Great nutrients are located in the egg yolk. These nutrients can be damaged by high heat and oxygen. Whatever your preference, poached, boiled or fried I recommend that you leave the yolk a little bit on the runny side. When you can’t live without scrambled eggs, make sure to use low heat and eat them as soon as they’re done.

Aren’t eggs bad for my health because they contain cholesterol?

No. The cholesterol topic in itself provides enough content to fill its own blog post. But to make it short, your body produces cholesterol itself. If you cut dietary cholesterol out of your diet your body produces more. Without cholesterol your skin would be dry and a flake factory. You would act like a zombie because your brain would definitely not function at all. And life would be boring because there would be no sex or adrenal hormones. In fact, very low cholesterol diets weaken the immune system and increase the risk of cancer.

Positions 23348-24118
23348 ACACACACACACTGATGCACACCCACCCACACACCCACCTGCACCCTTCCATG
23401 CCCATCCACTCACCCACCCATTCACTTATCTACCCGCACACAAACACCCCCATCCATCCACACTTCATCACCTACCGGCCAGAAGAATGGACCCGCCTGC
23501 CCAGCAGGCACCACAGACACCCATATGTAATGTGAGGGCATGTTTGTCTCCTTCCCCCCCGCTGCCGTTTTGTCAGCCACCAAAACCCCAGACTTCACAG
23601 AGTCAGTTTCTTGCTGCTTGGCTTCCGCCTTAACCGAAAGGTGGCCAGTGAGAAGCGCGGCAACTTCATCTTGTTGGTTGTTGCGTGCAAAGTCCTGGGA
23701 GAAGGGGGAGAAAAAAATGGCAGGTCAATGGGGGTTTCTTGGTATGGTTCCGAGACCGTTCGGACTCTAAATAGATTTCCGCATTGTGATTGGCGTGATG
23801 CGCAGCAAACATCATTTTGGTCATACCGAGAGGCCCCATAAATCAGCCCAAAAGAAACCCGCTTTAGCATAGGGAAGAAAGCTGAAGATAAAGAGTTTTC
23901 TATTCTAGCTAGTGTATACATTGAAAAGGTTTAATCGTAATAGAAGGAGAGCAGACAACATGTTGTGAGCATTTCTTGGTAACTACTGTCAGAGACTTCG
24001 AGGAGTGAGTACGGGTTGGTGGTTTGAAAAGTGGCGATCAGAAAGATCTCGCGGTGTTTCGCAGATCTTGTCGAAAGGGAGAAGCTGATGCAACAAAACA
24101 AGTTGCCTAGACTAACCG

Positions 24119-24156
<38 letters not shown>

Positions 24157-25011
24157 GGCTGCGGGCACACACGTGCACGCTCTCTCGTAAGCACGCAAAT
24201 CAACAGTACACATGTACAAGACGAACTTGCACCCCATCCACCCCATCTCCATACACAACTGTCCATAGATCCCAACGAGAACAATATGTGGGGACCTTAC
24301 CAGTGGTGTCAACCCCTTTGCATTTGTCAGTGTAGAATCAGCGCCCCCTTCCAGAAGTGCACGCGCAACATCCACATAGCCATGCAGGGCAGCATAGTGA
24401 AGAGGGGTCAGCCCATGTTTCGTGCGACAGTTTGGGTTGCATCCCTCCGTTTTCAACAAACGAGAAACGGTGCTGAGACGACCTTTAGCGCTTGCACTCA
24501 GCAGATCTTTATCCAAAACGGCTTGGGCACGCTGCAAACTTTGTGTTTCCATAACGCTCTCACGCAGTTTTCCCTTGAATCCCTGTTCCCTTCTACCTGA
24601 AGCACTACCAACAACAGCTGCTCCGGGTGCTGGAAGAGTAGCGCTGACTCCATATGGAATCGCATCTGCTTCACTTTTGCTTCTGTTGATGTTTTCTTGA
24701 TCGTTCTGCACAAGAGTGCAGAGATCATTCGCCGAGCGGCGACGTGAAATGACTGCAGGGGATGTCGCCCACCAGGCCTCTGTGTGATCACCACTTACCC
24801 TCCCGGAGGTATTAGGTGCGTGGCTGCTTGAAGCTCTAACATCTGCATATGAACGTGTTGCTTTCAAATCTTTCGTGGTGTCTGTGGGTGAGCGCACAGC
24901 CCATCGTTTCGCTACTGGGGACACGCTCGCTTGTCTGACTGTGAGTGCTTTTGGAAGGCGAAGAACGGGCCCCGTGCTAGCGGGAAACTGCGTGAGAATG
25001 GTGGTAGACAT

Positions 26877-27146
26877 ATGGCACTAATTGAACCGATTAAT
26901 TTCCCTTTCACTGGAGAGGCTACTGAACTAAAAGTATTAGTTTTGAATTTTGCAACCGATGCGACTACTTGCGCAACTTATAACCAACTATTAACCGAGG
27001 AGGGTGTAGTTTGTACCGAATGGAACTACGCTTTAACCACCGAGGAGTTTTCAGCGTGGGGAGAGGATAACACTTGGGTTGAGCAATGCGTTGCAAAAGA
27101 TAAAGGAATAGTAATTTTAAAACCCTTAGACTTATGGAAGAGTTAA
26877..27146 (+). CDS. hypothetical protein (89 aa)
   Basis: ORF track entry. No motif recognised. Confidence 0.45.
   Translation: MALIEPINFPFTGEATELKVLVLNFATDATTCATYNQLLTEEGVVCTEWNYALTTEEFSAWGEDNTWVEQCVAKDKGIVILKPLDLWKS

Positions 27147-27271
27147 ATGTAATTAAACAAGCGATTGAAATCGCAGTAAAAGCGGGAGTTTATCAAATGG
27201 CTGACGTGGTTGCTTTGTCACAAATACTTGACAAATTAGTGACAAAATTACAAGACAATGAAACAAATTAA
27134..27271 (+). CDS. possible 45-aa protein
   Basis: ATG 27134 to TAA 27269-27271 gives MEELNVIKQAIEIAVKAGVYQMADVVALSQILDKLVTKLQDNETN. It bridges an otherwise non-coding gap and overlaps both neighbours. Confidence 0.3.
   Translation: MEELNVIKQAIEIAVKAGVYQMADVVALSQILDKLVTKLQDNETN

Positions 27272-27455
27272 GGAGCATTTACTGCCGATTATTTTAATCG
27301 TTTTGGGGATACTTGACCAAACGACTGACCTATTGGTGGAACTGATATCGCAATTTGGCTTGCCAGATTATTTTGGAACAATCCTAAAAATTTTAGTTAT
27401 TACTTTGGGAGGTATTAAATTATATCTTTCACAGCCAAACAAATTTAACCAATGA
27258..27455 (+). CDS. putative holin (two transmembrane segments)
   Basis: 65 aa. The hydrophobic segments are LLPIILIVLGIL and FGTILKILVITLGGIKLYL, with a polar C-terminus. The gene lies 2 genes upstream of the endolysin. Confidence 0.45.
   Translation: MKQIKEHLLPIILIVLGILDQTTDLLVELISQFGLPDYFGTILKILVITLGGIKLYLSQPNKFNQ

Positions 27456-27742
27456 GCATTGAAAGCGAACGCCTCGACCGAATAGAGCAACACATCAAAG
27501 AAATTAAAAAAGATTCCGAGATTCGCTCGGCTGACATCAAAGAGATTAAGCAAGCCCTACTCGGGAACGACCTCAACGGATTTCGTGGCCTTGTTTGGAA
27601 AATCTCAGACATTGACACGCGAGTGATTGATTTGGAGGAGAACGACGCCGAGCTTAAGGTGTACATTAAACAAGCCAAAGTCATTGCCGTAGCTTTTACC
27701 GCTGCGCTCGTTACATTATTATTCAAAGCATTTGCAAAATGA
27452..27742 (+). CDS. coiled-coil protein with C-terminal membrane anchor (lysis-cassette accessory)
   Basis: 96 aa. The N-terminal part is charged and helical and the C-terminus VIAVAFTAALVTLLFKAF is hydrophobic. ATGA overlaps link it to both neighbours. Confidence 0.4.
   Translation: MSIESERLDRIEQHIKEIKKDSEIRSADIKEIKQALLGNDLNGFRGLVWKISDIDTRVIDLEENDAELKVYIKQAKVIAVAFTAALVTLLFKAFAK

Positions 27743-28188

Aren’t eggs on the list of controversy foods that can cause allergies?

That is right. Egg white and egg yolk contain proteins that can cause allergies. If you suspect eggs to be problematic for you, talk to a (naturopath) doctor. There are blood tests available that can determine food sensitivities or allergies. A nutritionist can help you to find ways to reduce or eliminate eggs from your diet.

More to come:

  • Why cholesterol wrongly has a bad reputation. Understand what dietary habits actually can cause high blood cholesterol and atherosclerosis.
  • Nutritional content of an egg broken down. Why you should eat the yolk and not egg whites only.